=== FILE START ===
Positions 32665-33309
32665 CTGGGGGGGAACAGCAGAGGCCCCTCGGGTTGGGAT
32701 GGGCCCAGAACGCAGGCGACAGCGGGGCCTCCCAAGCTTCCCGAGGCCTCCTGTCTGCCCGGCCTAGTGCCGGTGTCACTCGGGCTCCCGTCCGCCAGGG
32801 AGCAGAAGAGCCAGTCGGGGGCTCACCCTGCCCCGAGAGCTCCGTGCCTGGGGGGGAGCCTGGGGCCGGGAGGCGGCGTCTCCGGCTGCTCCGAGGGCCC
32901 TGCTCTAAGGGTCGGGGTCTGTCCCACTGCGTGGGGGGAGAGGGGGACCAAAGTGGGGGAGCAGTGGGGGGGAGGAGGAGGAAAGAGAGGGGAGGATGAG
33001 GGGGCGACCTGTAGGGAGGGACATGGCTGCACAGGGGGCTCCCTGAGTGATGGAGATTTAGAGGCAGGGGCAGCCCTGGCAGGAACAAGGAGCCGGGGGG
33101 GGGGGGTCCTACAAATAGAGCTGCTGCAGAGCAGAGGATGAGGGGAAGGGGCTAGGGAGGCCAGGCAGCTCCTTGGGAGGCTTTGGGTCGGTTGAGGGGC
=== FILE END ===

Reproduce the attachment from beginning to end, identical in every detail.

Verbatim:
Positions 32665-33309
32665 CTGGGGGGGAACAGCAGAGGCCCCTCGGGTTGGGAT
32701 GGGCCCAGAACGCAGGCGACAGCGGGGCCTCCCAAGCTTCCCGAGGCCTCCTGTCTGCCCGGCCTAGTGCCGGTGTCACTCGGGCTCCCGTCCGCCAGGG
32801 AGCAGAAGAGCCAGTCGGGGGCTCACCCTGCCCCGAGAGCTCCGTGCCTGGGGGGGAGCCTGGGGCCGGGAGGCGGCGTCTCCGGCTGCTCCGAGGGCCC
32901 TGCTCTAAGGGTCGGGGTCTGTCCCACTGCGTGGGGGGAGAGGGGGACCAAAGTGGGGGAGCAGTGGGGGGGAGGAGGAGGAAAGAGAGGGGAGGATGAG
33001 GGGGCGACCTGTAGGGAGGGACATGGCTGCACAGGGGGCTCCCTGAGTGATGGAGATTTAGAGGCAGGGGCAGCCCTGGCAGGAACAAGGAGCCGGGGGG
33101 GGGGGGTCCTACAAATAGAGCTGCTGCAGAGCAGAGGATGAGGGGAAGGGGCTAGGGAGGCCAGGCAGCTCCTTGGGAGGCTTTGGGTCGGTTGAGGGGC